2007_06_christietodd.jpgThere's nothing like testifying in front of Congress as the Daily News puts you on the front cover and asks you to "come clean" about the post-WTC collapse toxic air in an editorial. Today, Christie Todd Whitman appeared before a Democratic-controlled Congress; the Daily News editorial demanded that former EPA head explain why she and the EPA led New Yorkers to believe the air downtown was safe.

During her testimony, Whitman spent the time denouncing evidence that EPA misled the public, saying, "There are people to blame. They are the terrorists that attacked the United States, not the men and women of all levels of government." And recently, she's been saying that she urged emergency responders to wear masks at Ground Zero - something that then Mayor Rudy Giuliani didn't do.

We recommend reading Daily News columnist Juan Gonzalez's list of ten questions Whitman must answer; here's one:

Question number 3

On Sept. 13, 2001, you told a New York television station: "Everything we're getting back from the sampling that we're doing is below background levels. There is not a reason for the general public to be concerned."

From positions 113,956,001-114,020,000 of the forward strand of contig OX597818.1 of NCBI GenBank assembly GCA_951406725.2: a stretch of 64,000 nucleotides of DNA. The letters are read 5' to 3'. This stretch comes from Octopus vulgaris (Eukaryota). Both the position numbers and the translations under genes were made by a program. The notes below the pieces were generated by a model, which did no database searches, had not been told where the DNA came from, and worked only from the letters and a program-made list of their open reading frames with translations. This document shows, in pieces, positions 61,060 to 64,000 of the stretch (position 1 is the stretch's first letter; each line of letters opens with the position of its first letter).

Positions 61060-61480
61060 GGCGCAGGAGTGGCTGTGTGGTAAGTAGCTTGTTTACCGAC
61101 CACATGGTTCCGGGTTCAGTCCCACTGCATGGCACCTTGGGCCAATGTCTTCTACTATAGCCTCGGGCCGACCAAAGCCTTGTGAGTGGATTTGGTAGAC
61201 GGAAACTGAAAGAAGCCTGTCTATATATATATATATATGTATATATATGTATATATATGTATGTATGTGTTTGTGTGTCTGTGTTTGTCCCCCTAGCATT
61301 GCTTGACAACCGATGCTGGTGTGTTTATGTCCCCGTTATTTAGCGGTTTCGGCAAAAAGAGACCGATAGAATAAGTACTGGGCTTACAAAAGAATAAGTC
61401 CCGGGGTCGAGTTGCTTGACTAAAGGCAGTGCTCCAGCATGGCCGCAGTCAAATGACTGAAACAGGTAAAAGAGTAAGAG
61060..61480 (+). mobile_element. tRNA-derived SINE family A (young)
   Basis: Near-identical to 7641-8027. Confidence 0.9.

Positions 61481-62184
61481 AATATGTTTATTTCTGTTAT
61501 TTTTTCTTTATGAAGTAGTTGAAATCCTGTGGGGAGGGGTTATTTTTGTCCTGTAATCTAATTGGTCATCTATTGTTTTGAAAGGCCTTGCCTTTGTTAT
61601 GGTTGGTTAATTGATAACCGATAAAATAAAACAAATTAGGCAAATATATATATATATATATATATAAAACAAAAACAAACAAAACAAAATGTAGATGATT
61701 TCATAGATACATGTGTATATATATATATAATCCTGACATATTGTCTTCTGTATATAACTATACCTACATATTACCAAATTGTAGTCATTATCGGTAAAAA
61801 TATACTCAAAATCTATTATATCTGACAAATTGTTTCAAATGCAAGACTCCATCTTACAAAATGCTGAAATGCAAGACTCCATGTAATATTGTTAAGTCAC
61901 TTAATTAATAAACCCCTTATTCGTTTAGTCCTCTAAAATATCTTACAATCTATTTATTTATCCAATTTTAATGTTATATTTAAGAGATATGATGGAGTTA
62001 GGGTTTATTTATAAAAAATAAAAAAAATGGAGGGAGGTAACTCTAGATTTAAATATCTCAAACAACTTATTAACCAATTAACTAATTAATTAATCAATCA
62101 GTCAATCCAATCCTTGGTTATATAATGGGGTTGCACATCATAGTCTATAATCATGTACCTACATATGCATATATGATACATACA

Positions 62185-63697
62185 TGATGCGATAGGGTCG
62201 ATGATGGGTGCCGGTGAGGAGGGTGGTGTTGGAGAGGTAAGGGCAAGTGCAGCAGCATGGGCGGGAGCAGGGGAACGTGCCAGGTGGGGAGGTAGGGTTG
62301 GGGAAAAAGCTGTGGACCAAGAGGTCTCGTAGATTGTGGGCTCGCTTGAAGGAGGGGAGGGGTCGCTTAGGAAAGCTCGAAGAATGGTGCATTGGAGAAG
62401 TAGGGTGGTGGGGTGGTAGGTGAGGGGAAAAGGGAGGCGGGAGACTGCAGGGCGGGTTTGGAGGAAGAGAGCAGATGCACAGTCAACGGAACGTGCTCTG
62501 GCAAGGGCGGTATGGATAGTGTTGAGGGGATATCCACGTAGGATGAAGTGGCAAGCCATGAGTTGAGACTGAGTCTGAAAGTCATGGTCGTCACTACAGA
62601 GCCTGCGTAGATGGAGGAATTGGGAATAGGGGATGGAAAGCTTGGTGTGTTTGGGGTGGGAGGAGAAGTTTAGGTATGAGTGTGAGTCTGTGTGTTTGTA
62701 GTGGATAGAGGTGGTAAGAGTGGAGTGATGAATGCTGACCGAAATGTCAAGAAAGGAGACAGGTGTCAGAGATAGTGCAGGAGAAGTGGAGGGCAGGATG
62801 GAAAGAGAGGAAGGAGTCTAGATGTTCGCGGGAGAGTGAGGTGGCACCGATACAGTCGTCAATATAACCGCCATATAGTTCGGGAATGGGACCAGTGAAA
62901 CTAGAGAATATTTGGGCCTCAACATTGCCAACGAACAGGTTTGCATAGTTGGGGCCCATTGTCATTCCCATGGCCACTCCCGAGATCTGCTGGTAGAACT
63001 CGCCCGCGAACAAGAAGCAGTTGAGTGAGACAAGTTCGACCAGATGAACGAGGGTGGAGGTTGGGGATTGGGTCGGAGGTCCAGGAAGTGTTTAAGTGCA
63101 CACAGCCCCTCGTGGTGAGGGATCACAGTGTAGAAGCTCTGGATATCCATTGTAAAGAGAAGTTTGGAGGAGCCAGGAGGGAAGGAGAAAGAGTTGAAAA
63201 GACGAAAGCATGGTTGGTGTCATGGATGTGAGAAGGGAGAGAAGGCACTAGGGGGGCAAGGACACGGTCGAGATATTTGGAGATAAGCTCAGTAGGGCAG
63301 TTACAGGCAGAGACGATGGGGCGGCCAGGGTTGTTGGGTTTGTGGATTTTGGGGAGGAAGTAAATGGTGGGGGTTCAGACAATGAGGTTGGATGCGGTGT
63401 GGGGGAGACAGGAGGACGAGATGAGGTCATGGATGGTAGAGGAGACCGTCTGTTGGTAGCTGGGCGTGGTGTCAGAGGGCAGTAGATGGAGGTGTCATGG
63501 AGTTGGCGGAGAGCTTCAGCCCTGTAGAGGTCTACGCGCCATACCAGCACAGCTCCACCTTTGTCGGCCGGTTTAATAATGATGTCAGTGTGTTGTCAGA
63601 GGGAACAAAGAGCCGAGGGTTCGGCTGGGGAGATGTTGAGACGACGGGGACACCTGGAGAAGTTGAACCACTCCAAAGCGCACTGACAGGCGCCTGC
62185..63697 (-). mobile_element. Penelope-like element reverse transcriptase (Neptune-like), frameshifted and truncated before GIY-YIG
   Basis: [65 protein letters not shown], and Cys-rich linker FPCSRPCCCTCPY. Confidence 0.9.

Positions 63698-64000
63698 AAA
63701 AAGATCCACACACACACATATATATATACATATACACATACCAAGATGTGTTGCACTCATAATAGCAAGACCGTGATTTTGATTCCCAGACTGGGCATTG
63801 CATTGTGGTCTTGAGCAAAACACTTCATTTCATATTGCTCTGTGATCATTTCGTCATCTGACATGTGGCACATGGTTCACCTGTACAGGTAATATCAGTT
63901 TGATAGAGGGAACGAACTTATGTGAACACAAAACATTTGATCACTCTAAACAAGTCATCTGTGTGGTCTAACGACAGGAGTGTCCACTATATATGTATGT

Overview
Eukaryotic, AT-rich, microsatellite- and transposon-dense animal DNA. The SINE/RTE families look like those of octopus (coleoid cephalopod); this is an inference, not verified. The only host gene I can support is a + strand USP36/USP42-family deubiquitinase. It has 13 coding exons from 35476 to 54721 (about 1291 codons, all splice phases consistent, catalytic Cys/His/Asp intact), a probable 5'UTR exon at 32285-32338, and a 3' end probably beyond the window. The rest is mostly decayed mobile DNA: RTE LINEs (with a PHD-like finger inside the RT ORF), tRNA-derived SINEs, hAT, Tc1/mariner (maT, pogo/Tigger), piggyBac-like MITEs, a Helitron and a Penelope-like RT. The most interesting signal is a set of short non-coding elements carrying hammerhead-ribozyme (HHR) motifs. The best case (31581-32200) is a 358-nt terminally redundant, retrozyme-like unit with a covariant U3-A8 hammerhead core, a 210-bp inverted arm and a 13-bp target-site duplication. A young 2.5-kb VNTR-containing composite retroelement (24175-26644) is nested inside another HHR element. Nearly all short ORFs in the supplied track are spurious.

But the earliest tests your agency did in lower Manhattan between Sept. 11-13 showed nearly 25% of dust samples had asbestos levels greater than the government's 1% action standard for dust.

EPA didn't begin regular outdoor air monitoring until Sept. 14. The only air tests your agency could have had for Sept. 12 and 13, before your TV statement, were from New York City's Department of Environmental Protection. Of 10 air samples the city took during those days, initial testing showed seven with dangerous asbestos levels - above the .01 fibers per cubic centimeter standard.

Given those early test results by the EPA and the city, how could you possibly tell the public on Sept. 13 that "everything" was "below background levels?"

Check out this EPA press release from September 18, 2001. Here's Representative Jerrold Nadler's opening statement for today's hearing on the EPA response ("It is my fervent hope that after some of the truth begins to come to light through these hearings."). And the Daily News won a Pulitzer this year for its 2006 editorial writing on behalf of sick Ground Zero workers; you can read those editorials here.